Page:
4 good reasons to consider making your own underglazes


Thursday 6th November 2014

Commercial underglaze colors fired at cone 8 in a flow tester (this is another good example of how valuable flow testers are). Underglazes need to melt enough to bond with the underlying body, but not so much that edges of designs bleed excessively into the overlying glaze. A regular glaze would melt enough to run well down the runway on this tester, but an underglaze should flow much less. The green one here is clearly not sufficiently developed. The black is too melted (and contains volatiles that are gasing). The pink is much further along than the blue. And cone 5, these samples all melt significantly less. Clearly, underglazes need to be targeted to melt at specific temperatures and each color needs specific formulation attention. Silk screening and inkjet printing are increasingly popular and these processes need ink that will fuse to the surface of the body.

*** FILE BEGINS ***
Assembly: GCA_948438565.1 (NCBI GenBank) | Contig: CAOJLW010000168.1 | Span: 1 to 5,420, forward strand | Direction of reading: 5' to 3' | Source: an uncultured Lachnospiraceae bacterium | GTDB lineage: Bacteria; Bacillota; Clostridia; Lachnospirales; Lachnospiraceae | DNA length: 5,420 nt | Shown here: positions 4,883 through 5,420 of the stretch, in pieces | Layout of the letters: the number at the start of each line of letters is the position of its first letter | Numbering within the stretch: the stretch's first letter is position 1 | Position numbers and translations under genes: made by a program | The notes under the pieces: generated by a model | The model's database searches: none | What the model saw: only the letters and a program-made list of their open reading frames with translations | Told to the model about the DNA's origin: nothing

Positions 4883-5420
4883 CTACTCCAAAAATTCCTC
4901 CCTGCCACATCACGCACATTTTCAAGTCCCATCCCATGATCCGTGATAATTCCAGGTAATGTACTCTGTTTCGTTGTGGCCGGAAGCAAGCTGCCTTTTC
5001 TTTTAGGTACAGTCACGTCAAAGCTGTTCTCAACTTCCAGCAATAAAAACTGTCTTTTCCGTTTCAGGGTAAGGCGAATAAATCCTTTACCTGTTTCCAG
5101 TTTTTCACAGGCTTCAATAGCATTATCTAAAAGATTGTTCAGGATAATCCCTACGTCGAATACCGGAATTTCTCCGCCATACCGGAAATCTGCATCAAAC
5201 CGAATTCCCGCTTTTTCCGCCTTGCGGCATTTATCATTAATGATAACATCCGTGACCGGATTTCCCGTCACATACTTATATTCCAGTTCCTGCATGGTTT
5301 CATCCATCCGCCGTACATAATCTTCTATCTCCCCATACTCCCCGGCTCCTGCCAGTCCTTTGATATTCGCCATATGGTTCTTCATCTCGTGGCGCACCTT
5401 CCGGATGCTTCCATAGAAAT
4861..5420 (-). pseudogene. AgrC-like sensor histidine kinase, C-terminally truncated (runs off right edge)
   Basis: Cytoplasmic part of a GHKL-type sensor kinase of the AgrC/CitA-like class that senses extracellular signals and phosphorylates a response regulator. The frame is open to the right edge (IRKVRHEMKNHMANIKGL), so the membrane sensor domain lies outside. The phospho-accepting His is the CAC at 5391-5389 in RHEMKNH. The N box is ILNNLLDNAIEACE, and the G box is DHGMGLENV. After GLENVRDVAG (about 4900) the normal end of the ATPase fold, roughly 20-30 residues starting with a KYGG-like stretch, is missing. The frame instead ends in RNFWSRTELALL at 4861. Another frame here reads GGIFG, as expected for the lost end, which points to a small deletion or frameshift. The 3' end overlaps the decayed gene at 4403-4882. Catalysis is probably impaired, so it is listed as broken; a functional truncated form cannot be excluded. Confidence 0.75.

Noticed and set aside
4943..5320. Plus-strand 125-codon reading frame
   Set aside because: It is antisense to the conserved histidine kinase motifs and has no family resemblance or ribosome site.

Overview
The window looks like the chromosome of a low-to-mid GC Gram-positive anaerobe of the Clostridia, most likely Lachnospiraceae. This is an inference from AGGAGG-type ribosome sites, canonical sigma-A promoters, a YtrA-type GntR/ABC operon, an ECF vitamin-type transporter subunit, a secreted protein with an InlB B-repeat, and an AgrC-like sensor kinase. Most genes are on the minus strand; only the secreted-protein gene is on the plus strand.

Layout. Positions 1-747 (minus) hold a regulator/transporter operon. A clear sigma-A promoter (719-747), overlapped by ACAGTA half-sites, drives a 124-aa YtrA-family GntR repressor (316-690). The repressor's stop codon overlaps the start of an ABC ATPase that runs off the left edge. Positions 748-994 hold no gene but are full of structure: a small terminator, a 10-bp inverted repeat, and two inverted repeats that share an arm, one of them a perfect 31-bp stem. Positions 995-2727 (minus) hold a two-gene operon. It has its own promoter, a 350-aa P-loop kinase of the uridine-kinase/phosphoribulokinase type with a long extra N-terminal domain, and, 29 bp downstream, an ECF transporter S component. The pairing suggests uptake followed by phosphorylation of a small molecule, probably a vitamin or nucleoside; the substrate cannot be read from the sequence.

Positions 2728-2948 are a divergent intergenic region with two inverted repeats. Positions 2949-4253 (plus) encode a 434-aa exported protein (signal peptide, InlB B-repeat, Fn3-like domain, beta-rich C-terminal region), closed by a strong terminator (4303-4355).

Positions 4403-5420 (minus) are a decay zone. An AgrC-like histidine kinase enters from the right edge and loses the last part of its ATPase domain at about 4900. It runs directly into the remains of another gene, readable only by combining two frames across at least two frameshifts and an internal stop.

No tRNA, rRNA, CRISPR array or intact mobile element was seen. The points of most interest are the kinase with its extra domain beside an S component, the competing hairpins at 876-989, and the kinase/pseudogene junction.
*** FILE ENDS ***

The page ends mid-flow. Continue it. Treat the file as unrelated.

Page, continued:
Pages that reference this post in the Digitalfire Reference Database:

A Low Cost Tester of Glaze Melt Fluidity, Underglaze, Silk screen printing, Engobe, Bleeding colors


This post is one of thousands found in the Digitalfire Reference Database. Most are part of a timeline maintained by Tony Hansen. You can search that timeline on the home page of digitalfire.com.